2. Unquestioned beliefs lead members to ignore possible moral problems and ignore consequences of individual and group actions.
  3. Rationalizing prevents members from reconsidering their beliefs and causes them to ignore warning signs.
  4. Stereotyping leads members of the in-group to ignore or even demonize out-group members who may oppose or challenge the group’s ideas.
  5. Self-censorship causes people who might have doubts to hide their fears or misgivings.
  6. “Mindguards” act as self-appointed censors to hide problematic information from the group.
  7. Illusions of unanimity lead members to believe that everyone is in agreement and feels the same way.
  8. Direct pressure to conform is often placed on members who pose questions, and those who question the group are often seen as disloyal or traitorous.

Causes

A number of factors can influence this psychological phenomenon. It tends to occur more in situations where group members are very similar to one another and it is more likely to take place when a powerful and charismatic leader commands the group. Situations where the group is placed under extreme stress or where moral dilemmas exist also increase the occurrence of group-think.

Benefits and Dangers

Group-think can have some benefits. When working with a large number of people, it often allows the group to make decisions, complete tasks, and finish projects quickly and efficiently.

However, this group-think is not without danger. The suppression of individual opinions and creative thought can lead to poor decision-making, gross inefficiencies, stubborn mindset and aggressive tendencies towards non-conformists.  

 

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Neo-Pantheism

Posted on 25/01/2018

An Introduction to Neo-Pantheism

The God Concept

God either exists or it does not. It is a binary question. For God to exist as an invisible, independent super-being that is all powerful and all knowing would require a complex infrastructure tapping into every point of existence throughout the universe. Such a system would be unwieldy, steeped in flaws and vastly inefficient. The task of micro-managing the constantly changing and evolving universe would be impossible to achieve as a separate entity.

 

Instead, God is not an invisible super-being. Realistically, the only way God could interact with the universe would be within the structures of the universe itself. Consequently, God cannot be a separate entity and also be intimately involved in its workings. If God is to exist, it can only be as the universe itself. This belief is the fundamental principle of Neo-Pantheism. God does not have a species, a gender or a race. God is all of everything. In this form God can be invested with all power and all knowledge since all power and all knowledge reside within the universe.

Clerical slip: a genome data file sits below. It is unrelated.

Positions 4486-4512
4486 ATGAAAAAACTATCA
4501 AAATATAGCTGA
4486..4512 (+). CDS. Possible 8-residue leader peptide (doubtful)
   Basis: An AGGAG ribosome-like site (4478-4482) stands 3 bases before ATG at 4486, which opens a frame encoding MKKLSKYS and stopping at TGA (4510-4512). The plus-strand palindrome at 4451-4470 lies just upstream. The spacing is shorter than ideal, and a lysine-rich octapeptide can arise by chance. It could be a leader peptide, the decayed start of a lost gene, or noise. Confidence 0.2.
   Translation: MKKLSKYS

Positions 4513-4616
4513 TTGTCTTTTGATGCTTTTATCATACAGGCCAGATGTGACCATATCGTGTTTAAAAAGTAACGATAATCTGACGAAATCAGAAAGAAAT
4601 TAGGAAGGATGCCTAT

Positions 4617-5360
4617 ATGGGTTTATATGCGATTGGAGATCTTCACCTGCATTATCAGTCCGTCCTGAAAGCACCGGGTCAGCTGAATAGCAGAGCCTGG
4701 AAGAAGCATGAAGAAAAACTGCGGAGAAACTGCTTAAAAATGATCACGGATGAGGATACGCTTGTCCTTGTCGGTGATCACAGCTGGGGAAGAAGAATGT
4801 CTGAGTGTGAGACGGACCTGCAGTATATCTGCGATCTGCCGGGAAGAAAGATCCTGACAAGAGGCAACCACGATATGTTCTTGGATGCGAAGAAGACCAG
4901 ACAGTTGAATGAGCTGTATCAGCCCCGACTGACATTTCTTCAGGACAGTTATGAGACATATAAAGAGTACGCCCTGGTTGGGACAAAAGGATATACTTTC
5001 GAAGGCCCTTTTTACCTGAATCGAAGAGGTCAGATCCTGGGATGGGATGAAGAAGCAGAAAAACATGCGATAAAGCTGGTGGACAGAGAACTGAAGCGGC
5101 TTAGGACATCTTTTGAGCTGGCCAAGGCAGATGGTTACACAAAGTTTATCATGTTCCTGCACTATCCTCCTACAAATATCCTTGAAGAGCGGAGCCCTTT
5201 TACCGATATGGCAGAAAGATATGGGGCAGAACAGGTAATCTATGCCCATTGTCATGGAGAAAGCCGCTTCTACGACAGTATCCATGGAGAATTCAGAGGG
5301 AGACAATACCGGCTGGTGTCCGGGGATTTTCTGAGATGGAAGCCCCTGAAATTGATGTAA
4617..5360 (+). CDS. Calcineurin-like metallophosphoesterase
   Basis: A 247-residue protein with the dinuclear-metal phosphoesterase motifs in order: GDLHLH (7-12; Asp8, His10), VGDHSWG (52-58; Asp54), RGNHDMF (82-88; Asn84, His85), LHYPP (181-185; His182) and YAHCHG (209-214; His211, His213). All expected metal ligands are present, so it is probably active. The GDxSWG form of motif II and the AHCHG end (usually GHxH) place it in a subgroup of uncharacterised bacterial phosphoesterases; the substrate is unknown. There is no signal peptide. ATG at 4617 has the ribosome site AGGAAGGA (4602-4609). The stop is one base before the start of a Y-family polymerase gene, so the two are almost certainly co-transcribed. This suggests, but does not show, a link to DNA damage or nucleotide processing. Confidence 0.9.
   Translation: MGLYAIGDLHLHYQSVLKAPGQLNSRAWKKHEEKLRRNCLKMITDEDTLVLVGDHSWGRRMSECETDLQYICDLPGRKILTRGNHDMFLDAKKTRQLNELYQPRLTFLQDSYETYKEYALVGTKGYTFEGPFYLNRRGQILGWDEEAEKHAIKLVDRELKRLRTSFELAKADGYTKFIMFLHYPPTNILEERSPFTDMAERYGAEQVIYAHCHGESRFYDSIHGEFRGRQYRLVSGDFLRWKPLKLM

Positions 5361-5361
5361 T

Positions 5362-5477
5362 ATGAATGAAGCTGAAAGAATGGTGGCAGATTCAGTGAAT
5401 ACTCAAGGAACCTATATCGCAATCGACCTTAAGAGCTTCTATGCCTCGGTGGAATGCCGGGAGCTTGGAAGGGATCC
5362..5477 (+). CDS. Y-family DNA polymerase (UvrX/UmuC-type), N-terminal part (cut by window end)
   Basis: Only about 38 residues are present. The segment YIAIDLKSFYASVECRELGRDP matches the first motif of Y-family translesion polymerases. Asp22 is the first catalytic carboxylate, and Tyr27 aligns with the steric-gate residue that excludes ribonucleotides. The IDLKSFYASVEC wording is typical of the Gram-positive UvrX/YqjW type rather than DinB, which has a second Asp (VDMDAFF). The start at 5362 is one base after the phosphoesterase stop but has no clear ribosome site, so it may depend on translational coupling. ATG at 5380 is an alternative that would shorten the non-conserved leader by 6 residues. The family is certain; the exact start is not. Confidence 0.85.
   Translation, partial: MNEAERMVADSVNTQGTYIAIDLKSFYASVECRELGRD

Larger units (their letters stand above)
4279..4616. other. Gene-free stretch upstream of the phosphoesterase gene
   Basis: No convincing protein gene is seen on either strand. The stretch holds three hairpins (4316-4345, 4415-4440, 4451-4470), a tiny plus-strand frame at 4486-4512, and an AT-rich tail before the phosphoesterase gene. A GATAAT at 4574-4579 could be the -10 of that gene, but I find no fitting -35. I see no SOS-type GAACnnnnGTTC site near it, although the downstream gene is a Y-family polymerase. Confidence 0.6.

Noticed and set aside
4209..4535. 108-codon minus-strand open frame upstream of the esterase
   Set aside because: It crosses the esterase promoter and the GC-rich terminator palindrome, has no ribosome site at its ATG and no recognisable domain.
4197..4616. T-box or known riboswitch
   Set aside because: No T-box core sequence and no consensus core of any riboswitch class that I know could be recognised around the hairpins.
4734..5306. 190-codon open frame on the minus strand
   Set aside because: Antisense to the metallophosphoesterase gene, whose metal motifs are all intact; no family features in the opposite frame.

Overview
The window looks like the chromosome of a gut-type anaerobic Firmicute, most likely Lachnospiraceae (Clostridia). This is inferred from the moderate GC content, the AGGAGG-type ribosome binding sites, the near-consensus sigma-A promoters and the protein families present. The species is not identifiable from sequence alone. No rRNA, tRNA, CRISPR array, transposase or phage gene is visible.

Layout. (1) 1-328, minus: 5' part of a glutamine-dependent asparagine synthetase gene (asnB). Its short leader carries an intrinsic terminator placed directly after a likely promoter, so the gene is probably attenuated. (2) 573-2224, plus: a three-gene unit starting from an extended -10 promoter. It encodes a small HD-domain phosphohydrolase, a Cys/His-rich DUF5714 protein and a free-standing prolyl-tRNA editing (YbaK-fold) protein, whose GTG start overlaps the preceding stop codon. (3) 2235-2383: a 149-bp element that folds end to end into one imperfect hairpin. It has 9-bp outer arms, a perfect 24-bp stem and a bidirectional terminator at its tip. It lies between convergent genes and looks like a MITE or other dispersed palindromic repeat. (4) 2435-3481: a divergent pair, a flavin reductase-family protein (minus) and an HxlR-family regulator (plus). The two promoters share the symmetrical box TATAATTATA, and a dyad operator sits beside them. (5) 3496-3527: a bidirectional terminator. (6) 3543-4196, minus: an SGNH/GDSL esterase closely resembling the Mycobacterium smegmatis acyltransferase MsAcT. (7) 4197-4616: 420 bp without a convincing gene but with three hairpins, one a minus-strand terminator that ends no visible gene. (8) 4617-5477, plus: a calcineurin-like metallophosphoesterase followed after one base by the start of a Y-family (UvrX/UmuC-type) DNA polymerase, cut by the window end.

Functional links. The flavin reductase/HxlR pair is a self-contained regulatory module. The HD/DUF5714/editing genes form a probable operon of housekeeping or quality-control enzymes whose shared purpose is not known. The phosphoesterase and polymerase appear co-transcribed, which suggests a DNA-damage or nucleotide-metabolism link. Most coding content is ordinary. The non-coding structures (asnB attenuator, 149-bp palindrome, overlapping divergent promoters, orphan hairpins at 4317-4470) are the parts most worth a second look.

God does not need humans in order to exist.

 

God does not need to be defended. God has all the power needed, and more, to take and create with or without human aid. There is no need for the persecution of others in God’s name. To use God as a reason to harm others is the worst excuse of all and no more than a disguise for pathological minds to carry out evil acts to try to satiate their own perversities.

 

Good and Evil

Studies into the nature of evil have led me to conclude that evil is more associated with harm and suffering than it is with death and destruction. One of the indicators that you may be infected with evil is to find out, in your heart, if you actually hate somebody or something. Hate itself is an emotion. It is not an evil. It is warning you of a potentialthreat. It is for you to determine whether the hate is justified.

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The Question of Faith

We try to grapple with knowledge of our world armed with generally little more than the crude senses we are born with and a limited intellect with which to try to understand it. Essentially, we live as blind beasts in a universe of infinite dimensional complexity.